The Baroque Age of Hawksmoor

Though he was a less inspired architect than Wren or Vanbrugh, writes Tudor Edwards, Hawksmoor’s life and work are inextricably interwoven with theirs and he contributed largely to their great achievement.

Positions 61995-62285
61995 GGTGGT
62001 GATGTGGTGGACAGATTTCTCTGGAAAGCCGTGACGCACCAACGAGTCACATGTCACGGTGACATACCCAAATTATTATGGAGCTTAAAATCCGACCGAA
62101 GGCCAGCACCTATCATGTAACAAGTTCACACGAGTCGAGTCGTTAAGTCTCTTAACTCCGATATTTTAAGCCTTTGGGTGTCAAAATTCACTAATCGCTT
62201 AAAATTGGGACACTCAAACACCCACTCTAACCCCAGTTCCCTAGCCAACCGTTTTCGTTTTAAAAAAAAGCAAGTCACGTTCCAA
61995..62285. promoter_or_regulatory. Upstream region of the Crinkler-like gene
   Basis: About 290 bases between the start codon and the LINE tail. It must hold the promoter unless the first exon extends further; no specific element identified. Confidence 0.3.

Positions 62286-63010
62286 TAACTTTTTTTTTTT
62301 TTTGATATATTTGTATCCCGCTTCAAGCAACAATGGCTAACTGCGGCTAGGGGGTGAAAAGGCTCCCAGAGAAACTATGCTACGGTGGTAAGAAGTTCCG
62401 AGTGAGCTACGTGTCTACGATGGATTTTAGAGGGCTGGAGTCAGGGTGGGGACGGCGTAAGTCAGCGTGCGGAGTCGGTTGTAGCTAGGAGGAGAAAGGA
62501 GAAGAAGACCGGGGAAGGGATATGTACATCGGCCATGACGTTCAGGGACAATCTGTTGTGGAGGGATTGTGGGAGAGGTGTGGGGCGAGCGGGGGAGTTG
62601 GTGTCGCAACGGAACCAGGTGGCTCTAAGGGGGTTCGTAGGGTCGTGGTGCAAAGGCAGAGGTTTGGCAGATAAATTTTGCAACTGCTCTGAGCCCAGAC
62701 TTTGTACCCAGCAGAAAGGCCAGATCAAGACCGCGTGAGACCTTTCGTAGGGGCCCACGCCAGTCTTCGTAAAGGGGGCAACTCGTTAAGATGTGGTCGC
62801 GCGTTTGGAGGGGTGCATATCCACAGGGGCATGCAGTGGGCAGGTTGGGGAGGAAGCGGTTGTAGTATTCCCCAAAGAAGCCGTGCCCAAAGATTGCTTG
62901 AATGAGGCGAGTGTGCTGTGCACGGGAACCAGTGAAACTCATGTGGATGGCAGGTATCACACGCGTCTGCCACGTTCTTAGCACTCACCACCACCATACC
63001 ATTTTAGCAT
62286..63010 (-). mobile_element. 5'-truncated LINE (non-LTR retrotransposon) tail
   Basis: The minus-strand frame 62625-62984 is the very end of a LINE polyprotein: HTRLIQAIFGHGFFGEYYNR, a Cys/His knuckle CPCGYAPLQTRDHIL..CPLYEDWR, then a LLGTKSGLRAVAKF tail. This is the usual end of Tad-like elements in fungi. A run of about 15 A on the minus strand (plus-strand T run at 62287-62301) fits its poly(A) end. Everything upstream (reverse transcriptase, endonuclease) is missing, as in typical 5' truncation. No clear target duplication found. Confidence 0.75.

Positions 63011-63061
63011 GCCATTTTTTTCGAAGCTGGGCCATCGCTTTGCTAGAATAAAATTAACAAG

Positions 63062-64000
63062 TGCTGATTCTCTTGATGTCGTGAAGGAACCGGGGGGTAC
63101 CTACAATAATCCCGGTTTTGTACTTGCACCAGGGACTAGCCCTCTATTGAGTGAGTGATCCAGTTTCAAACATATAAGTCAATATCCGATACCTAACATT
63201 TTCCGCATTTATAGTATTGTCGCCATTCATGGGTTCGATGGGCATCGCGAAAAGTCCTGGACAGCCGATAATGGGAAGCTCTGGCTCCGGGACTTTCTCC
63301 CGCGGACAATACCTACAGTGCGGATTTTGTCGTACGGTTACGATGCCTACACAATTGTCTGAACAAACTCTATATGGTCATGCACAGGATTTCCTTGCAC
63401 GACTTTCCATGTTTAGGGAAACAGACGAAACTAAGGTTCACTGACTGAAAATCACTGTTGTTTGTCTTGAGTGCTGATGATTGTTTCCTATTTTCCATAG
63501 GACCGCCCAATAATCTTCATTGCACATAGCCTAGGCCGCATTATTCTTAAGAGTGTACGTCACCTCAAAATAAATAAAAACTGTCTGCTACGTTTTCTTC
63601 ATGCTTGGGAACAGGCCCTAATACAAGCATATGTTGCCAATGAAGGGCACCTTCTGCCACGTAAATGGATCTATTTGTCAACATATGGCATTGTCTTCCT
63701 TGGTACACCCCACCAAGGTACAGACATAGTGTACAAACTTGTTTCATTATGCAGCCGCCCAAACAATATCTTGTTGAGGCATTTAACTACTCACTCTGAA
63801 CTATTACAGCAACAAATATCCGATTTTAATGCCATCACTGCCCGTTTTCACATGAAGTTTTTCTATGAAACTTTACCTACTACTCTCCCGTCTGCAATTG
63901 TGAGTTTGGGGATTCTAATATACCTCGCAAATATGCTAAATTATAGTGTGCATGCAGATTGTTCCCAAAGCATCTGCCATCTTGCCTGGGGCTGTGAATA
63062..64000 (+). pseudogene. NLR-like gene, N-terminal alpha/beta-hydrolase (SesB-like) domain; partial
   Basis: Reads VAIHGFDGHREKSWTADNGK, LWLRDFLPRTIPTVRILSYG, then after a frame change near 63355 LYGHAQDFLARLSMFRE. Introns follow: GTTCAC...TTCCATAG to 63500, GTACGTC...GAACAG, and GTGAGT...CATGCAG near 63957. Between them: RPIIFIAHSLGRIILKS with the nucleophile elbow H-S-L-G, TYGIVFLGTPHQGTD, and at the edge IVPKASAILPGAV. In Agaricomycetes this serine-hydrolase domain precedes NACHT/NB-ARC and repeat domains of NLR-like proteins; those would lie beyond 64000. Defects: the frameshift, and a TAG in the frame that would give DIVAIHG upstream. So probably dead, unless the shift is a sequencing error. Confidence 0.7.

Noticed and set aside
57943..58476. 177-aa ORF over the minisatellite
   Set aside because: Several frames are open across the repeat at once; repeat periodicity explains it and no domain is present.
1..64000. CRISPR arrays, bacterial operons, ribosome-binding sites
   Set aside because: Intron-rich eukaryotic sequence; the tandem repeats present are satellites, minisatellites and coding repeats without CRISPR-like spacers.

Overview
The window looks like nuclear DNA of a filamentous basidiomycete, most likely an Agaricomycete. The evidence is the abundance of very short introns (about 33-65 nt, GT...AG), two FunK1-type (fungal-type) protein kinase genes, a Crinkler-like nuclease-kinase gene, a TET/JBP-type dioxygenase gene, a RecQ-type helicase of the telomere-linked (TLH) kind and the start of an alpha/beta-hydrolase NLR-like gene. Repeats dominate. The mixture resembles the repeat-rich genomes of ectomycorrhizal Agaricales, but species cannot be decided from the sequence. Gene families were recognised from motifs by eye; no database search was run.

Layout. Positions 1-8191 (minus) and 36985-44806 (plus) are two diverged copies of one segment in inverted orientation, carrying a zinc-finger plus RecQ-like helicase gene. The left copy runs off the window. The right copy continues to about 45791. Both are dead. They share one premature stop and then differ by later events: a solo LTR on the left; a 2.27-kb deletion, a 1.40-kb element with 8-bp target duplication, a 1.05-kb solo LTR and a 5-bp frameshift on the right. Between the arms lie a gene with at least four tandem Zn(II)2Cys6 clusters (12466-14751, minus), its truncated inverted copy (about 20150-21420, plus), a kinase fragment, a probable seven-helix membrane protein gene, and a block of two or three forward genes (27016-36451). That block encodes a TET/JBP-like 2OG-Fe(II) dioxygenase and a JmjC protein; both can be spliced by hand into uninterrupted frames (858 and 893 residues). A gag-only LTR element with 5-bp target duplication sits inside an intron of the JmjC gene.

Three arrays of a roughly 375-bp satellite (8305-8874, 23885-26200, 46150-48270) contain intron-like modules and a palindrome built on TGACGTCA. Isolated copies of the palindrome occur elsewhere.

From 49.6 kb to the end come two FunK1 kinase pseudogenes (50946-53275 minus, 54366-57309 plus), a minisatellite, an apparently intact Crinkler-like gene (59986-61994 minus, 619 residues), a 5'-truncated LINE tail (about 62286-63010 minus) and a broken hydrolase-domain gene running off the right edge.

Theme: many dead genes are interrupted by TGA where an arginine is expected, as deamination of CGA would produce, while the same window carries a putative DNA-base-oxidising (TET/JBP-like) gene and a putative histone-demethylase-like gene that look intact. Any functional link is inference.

In the year in which Christopher Wren was appointed Savilian Professor of Astronomy at Oxford, there was born to Fanner Hawksmoor and his wife near Tuxford in Nottinghamshire a son, Nicholas. It was 1661, the second year of the Restoration; the year of Charles the Second’s coronation; and the Great Fire of London, when, in Evelyn’s words, “the Stones of St. Paul’s flew like Grenades,” was but five years off, although the significance of this event and the opportunities it was to bring could not then be apparent to either the Hawksmoors or their son.

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